1. What kind of info have tribes decided to provide and emphasize; were hands-on
activities helpful and why (Use 3-4 examples that impressed you).
AZ's First People
exhibit was very interesting because it was able to
efficiently summarize the histories of Arizona's original 21 Native American tribes into a fun and
The roots of each of these tribe's culture and history go back many years,
and each has much that can be learned about, but through the displays at this particular exhibit
the tribes were able to show what they want the people to know about them.
I learned a lot from
their displays, and after looking at all of them I can conclude that the three main pieces of
information presented were that in the mid 1800s european/white settlers tore apart Native
families, homelands, population, etc., that their relationship with their environment and land is
very important, and that to this day they stay close to their language and culture through school,
songs, dance, organizations, etc.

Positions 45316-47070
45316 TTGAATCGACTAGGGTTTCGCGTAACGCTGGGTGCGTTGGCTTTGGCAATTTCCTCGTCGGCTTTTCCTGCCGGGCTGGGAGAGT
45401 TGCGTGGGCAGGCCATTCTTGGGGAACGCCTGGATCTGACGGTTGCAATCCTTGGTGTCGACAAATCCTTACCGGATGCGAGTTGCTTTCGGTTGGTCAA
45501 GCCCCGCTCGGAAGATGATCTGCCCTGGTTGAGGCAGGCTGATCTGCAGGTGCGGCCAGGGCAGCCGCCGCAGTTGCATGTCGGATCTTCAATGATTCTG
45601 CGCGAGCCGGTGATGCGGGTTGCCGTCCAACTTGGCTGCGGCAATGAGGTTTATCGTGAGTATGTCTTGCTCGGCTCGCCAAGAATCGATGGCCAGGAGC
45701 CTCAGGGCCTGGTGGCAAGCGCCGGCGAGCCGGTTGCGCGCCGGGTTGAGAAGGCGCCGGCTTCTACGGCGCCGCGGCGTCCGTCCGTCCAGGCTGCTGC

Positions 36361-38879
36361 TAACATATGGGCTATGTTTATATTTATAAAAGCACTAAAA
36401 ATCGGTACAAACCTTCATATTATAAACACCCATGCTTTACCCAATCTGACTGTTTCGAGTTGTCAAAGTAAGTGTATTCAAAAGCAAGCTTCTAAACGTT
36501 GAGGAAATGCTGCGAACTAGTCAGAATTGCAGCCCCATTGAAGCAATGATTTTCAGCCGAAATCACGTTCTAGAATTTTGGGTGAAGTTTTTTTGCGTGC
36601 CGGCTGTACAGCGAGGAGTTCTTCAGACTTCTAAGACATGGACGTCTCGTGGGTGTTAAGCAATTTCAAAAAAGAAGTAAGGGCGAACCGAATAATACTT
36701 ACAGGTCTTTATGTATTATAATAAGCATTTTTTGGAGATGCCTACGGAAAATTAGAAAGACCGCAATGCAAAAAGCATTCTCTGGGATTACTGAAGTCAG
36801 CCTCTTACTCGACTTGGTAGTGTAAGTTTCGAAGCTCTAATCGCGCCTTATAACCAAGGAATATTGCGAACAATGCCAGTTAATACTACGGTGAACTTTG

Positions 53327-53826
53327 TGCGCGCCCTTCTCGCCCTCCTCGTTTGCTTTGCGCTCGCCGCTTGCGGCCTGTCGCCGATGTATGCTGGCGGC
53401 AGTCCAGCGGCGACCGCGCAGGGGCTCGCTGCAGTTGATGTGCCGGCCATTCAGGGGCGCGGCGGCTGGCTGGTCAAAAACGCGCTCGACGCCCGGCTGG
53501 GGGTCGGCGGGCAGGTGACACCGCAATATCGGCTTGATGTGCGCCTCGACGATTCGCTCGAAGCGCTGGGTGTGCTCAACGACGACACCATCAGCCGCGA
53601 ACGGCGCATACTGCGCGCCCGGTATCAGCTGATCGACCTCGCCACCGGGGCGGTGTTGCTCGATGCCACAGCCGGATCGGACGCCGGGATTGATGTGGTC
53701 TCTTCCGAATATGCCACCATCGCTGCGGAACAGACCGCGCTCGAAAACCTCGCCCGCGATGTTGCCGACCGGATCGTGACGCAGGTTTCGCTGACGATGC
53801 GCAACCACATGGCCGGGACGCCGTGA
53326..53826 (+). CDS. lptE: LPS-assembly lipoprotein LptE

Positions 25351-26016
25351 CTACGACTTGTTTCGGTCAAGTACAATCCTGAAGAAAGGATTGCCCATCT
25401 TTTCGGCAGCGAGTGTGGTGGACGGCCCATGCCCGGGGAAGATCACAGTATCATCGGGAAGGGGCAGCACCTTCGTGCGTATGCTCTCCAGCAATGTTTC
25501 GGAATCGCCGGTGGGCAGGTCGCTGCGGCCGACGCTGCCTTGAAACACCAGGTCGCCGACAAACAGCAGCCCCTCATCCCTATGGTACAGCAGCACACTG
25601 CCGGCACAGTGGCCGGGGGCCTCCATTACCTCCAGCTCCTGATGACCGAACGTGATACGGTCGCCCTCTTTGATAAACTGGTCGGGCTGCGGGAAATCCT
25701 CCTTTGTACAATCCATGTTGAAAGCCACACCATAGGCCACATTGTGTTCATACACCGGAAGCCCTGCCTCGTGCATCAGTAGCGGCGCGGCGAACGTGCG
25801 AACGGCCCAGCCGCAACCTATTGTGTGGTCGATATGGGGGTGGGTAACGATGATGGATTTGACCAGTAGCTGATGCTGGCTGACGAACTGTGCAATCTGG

First, the fact that foreign settlers tore apart tribes is brought up in almost every display,
especially in the case of the Navajo.
In 1862, thousands of Dine' were gathered and forced to
walk hundreds of miles to Fort Sumner.
The military burned their homes and crops, and
slaughtered their sheep and people.
The case is similar for tribes such as the Fort McDowell
Indians, Tonto Apache, San Carlos Apache, and Yavapai-Prescott, who were all forced to move
to a reservation in San Carlos in the mid 1800s.
The natives' time on reservations was very hard
There was little food and water, and many died of disease.
All of the other 21 tribes
were negatively affected by foreign settlers in some way; whether it being forced to a reservation
of some sort or having their homeland destroyed due to Mormons or the gold rush.
many of these tribes were hunt and gatherers, and being restricted to a piece of land drastically
changed their lives since they could no longer move around to hunt or trade.
Another topic brought up in many of the displays was the Native's connection with their